The ongoing bushfire crisis is quickly uncovering significant parts of Australian culture, some of which has remained hidden for years within the natural landscape.
A stone-carved boomerang has been discovered by landowners in the bed of a creek next to their burnt out property at Cobargo, after fire tore through the town on New Year's Eve.
Noting the significance of their find, the landowners contacted museum artefact repatriation campaigner Rodney "Murrum" Kelly, who said residents should be aware the fires may expose valuable cultural items and sites.
The fire can hurt some sacred sites, but there's another side to fire - that it's uncovered this.
Earlier this year, fire also uncovered a new section of the a 6600-year-old aquaculture system and newly listed UNESCO World Heritage Site in the picturesque Budj Bim Cultural Landscape in Victoria.
Traditional custodians have recently shared concerns culturally-significant sites between Biamanga and Gulaga mountains may be damaged or destroyed due to bushfires burning in the area since the start of the year.
"The fire can hurt some sacred sites, but there's another side to fire - that it's uncovered this," Mr Kelly said.
"I want to make people aware that this kind of stuff may be laying around. This is special because it's one of the first things found around here from back in the day that's not made from stone."
Mr Kelly said he has heard of another boomerang being discovered in the region, adding it is uncertain how the stone tool carved item ended up in the creek.
"Either someone had it in Cobargo, or a blackfella has lost it before Europeans came here," he said.
"We need to find out how old it is."
I want there to be a museum somewhere on the coast, because items like this deserve to be appreciated while remaining on Country.
Director of the Australian Indigenous Archaeologists' Association Dave Johnston said he is extremely interested in the discovery, and said the artefact could be carbon dated through his work with the National Centre for Indigenous Studies at the Australian National University.
"We would need to check with elders to see what they would like to do," he said.
Mr Johnston said it was likely the boomerang had been in oxygen depleted swamp conditions before ending up in the creek where it was found.
Alongside university researcher Dr Duncan Wright and members of the Canberra Archaeological Society, he is offering to help communities undertake cultural heritage audits on Country in bushfire affected areas.
"This is the perfect time, and we are on call to come to communities whenever they are ready," he said.
Last year Mr Johnson lobbied unsuccessfully for the creation of a national Indigenous heritage commission to oversee the preservation of cultural history.
Flinders University senior lecturer and Ngarrindjeri man Christopher Wilson is also interested in the Cobargo boomerang discovery, and said the oldest wooden boomerang, dated at 10,000 years old, was found in the Wyrie Swamp at Coorong by Dr Roger Luebbers in the 1970s.
Dr Wilson is currently both Indigenous liaison officer and co-chair of the Indigenous heritage team with the Australian Archaeological Association, and has successfully helped repatriate culturally significant items from institutions overseas.
The association's president Dr Tiina Manne said the government's new $2 billion national bushfire recovery fund should take account of cultural heritage in both recovery planning, and ecosystems revival.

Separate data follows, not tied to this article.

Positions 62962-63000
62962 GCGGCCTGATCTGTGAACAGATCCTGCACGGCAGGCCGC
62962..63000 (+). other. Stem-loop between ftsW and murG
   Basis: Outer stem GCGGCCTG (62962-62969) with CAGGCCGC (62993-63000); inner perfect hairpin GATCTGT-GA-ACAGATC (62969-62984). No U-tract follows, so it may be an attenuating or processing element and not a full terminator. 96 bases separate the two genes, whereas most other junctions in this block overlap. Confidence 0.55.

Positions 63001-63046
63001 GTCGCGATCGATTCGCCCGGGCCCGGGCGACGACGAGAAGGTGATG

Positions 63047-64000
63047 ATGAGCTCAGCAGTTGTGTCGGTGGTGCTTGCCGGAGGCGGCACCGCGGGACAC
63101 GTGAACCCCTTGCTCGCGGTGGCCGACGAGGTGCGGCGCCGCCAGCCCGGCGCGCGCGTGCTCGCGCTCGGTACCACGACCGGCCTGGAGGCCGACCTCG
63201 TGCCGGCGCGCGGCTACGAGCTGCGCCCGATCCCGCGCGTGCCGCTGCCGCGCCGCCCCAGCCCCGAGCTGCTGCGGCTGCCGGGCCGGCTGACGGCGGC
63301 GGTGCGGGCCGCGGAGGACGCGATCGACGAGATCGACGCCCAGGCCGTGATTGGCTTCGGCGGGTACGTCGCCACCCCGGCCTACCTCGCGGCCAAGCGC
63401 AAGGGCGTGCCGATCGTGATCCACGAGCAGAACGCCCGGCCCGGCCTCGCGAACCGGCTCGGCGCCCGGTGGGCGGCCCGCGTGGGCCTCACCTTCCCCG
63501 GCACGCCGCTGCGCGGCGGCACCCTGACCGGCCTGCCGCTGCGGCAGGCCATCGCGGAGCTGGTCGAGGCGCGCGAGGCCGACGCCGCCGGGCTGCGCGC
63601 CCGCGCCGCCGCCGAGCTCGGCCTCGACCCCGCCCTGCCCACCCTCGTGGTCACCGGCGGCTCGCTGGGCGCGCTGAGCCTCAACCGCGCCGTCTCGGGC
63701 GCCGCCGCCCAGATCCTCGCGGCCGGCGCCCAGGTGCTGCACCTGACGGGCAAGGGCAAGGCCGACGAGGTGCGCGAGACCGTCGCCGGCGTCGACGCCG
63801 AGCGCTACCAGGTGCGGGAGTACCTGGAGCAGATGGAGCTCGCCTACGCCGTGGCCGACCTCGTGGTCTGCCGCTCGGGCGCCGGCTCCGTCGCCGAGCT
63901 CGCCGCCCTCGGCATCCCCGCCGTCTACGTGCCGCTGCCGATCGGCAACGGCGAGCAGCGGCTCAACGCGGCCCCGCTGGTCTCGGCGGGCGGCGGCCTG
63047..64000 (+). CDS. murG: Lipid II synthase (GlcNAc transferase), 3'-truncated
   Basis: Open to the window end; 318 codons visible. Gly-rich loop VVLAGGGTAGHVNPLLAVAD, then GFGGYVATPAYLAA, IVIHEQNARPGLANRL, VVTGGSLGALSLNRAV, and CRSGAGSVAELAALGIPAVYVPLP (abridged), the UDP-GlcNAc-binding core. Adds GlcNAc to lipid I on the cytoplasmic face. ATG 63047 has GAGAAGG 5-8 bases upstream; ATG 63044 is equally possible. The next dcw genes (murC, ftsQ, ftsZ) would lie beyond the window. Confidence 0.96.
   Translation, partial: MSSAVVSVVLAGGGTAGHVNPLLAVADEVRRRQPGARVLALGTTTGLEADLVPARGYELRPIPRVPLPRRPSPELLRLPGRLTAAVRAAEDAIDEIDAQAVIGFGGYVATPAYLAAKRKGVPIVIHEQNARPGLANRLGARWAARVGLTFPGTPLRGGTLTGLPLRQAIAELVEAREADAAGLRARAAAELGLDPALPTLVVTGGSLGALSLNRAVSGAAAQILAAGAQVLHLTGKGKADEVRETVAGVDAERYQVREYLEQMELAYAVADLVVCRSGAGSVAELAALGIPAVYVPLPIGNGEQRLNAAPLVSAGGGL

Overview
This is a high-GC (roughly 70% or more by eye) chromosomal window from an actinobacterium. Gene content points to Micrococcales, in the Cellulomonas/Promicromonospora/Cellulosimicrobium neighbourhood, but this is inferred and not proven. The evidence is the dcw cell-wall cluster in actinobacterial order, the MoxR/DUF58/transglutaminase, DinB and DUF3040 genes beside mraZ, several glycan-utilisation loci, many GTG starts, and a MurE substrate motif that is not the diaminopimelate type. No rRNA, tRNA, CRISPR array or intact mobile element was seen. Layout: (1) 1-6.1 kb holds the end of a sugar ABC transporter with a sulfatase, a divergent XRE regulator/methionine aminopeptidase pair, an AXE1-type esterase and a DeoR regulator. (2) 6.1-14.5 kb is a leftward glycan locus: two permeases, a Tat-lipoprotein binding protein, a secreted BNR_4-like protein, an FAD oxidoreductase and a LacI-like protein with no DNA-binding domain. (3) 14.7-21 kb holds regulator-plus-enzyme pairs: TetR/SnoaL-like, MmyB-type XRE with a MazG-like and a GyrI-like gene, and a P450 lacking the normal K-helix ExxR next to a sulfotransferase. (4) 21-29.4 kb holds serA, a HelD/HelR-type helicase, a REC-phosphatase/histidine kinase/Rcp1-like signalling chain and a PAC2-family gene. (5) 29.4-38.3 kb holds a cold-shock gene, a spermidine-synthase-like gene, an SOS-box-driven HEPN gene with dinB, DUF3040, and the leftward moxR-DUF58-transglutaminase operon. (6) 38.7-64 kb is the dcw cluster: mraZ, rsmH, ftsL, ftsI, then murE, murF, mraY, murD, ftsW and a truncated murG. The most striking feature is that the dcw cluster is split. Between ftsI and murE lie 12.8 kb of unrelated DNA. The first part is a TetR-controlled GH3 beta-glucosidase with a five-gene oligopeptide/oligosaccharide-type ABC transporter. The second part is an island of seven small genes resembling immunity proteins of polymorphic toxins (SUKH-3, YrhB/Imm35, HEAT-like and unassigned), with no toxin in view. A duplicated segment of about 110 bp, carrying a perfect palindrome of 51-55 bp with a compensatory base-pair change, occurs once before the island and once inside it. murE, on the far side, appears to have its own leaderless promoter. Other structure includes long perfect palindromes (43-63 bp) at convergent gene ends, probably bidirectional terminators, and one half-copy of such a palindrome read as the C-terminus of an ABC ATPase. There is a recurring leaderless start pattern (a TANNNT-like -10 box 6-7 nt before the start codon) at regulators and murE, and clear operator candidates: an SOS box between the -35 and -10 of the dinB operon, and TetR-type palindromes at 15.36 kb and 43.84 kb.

Ms Manne said the complete removal of all ground cover in many areas due to the fires, could be seen from an archaeological standpoint as a "silver lining" to the fires, as it offers a short window of time to assess sites before regrowth occurs.
"With the approval of Traditional Custodians, these newly discovered sites can be placed onto heritage registers to protect them into the future," she said.
"The communities can also have the opportunity to incorporate these places into living heritage narratives.
"Fires will have destroyed culturally modified trees, such as canoe trees; and fires can cause soft sandstone to crack or exfoliate, causing the complete destruction of grinding grooves for axe manufacture or for food production as well as painted or engraved Aboriginal art.
"Other cultural heritage made of stone, such as stone artefact sites, quarries and tool manufacturing sites and rockshelters with occupation deposits, are less vulnerable, but even stone artefacts can crack in intense heat and soot deposits can affect rock art pigments.
"In addition, with the loss of vegetation cover, erosion can damage the integrity of surface archaeological sites," she said.
Mr Kelly said given the fact many culturally significant items still remain in museum basements and private collections around the world, he wants newly found artefacts to be cared and looked after by local communities and their elders.
"I want there to be a museum somewhere on the coast, because items like this deserve to be appreciated while remaining on Country," he said.
"It can't go to a museum far away, or sit in a lands council office. It can't be taken off Country. These things need to be respected.
"I'm hoping we can get all the research done on it here. At the moment I'll keep hold of it until I know it's going to be looked after. It could be a very significant find.
"This could be the stepping stone to where council starts to think about a central keeping place in our local area."
He said it is likely more artefacts will be uncovered as the fires continue to burn on bushland where people were displaced during British colonisation.
"I am positive that if we had a crew, we would definitely find more stuff," Mr Kelly said.